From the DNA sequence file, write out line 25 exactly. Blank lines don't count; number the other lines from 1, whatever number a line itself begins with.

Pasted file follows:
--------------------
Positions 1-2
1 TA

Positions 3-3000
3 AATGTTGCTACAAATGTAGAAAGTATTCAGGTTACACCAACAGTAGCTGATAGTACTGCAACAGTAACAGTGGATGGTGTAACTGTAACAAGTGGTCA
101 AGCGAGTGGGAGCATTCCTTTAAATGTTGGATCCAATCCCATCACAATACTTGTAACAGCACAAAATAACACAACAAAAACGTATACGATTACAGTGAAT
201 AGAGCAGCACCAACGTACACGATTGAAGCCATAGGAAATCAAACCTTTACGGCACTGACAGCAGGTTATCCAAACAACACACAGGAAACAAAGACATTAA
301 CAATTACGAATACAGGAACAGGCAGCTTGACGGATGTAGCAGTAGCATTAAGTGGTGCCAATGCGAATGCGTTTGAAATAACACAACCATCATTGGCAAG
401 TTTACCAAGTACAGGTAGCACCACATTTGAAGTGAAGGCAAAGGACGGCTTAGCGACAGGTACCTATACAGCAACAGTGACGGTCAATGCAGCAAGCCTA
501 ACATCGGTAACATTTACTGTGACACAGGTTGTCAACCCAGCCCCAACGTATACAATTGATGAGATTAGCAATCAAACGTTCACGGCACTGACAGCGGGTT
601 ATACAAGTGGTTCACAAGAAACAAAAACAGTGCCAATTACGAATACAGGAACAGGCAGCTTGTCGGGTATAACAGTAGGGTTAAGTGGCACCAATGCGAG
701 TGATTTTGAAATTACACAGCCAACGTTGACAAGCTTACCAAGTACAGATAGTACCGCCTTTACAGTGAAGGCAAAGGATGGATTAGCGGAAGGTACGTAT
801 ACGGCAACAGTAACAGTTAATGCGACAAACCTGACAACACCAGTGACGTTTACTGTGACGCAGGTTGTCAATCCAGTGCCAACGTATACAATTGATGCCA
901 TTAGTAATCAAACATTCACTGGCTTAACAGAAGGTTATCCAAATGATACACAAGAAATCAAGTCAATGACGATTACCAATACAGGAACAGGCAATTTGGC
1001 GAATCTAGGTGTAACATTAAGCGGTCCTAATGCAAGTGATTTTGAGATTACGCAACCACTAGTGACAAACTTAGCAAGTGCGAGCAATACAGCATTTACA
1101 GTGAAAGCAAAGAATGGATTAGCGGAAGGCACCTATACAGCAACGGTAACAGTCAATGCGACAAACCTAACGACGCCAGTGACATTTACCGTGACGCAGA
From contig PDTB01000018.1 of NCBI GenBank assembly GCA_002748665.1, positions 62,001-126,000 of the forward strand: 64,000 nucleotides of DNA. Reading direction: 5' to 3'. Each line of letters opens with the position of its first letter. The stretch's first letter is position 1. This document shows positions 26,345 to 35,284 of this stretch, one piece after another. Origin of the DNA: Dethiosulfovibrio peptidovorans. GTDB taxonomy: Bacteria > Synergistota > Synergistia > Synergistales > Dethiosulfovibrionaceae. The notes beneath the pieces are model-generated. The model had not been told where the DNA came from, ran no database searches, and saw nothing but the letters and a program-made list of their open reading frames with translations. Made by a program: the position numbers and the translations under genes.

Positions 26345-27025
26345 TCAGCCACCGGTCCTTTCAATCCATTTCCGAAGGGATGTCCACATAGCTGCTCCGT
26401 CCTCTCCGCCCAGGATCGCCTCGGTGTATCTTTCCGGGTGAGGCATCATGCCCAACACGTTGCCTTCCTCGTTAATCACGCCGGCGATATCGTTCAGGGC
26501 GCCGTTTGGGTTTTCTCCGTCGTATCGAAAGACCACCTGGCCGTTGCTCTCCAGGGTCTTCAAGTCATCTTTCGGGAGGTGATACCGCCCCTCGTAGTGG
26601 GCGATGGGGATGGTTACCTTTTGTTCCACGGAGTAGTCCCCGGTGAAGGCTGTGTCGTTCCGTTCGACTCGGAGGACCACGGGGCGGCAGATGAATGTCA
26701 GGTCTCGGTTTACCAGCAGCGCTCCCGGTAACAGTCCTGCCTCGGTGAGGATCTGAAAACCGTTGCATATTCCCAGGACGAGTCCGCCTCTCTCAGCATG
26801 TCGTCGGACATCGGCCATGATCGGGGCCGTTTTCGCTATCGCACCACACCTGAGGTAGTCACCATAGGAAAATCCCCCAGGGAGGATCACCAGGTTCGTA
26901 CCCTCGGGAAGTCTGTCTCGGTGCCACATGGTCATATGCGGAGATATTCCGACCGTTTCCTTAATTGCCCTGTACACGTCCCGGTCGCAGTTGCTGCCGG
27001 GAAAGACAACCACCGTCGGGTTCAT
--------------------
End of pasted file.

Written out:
27001 GAAAGACAACCACCGTCGGGTTCAT